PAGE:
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My father served, I served and my son now serves and we are all liberal democrats.

Posted by: jminette | November 3, 2009 2:55 PM
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@iamerican - I have to know, does the tinfoil hat itch at all? Do you wear it on top of another hat? After all of this time, doesn't it feel like your brain is cooking in your own sweat-drenched head?

Posted by: htmn03 | November 3, 2009 2:21 PM
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career military pretty boys in uniform love to brag about leadership, service and the "ultimate personal sacrifice."

delusional military bureaucrats live in denial.

like all world police parasites they are after power, prestige, money, and security.

vive le terror and effectively export more stupid social workers into the very very dangerous land of allah.

Posted by: therapy | November 3, 2009 1:54 PM
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"The best interest of the nation" is defined by obedience to the Creed: "Annuit Coeptis" means obedience to G-d.

When Truth and Justice are denied. G-d is not mocked but nations fail...and disappear.

Foregoing nooses at the Navy Yard for those known to have committed 9/11 as "Reichstag Fire Redux," and the assassination of Pat Tillman, is not "in the best interest of the nation" because it is an offense to G-d, the People, and to The Constitution we are sworn to uphold with our lives.

Why, does one wonder, have we been put to the brink of financial collapse? Is there neither rhyme nor reason?

Truth, like G-d, is knowable, and the curse causeless shall not come.

Read Jefferson's and Adam's "postroad correspondence" to put the hand of your mind into the wallsocket of G-d.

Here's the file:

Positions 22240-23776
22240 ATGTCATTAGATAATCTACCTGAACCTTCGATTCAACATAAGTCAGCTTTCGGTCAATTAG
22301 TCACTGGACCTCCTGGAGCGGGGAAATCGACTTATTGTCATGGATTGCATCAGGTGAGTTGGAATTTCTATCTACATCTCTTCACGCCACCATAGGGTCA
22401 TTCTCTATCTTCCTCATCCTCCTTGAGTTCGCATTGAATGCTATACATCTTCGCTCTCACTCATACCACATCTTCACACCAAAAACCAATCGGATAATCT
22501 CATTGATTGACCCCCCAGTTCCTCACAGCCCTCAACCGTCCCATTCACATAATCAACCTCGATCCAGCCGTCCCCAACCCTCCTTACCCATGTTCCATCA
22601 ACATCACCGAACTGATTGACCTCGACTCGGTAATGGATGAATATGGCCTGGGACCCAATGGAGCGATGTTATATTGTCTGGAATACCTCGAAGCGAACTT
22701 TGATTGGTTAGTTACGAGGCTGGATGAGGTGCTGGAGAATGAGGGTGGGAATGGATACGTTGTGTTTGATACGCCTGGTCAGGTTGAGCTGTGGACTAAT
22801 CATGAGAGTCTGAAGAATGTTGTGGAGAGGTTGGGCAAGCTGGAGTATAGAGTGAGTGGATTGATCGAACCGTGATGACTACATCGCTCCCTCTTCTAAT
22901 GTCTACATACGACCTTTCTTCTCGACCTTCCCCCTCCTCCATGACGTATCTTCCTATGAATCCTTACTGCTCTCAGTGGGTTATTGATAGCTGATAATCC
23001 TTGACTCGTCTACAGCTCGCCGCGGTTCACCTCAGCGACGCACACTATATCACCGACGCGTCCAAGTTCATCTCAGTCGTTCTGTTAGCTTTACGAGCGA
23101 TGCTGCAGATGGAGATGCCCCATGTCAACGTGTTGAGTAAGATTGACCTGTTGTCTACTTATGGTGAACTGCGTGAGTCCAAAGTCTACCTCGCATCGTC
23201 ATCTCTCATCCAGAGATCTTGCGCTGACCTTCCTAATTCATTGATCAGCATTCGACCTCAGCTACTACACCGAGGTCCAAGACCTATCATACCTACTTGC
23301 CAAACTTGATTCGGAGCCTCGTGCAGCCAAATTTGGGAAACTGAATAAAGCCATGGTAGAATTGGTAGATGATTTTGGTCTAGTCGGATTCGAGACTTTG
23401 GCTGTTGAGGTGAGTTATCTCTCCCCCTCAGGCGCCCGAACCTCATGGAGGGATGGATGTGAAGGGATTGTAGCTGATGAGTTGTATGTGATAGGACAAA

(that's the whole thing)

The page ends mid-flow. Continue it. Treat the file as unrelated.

No need to reinvent the wheel, or to serve Babylon: there is but One G-d...with whom America's Founders made covenant, now blessing us again with the honest election of the anointed Barack Obama.

Death for Treason
Banishment for Misprision of Treason

Posted by: iamerican | November 3, 2009 11:57 AM
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Your spot on Col. We, who have been there and done that understand your premise about leaders and leadership. Unlike the majority of those on the outside, the chosen few who lead men and women in the field, at sea and in the air have no greater responsibility that to make sure the best interest of the nation is served. We have no other motives, its not about money, its not about comforts, it not about politics, its all about honor, courage and commitment.

Brokers, bankers, CEO's and politicians could only wish they had an ounce of the abilities of todays Uniformed Service leaders!

CDR/USN/RET and father of Navy LTjg and Marine Corps 2ndLT

Posted by: TippyCanoe | November 3, 2009 11:46 AM
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1. Since the world has been at war, a military leader is the right crunch in world of confusionism. The military leader is ready to guide, teach and create when their is severe destruction. The military leader bring things life.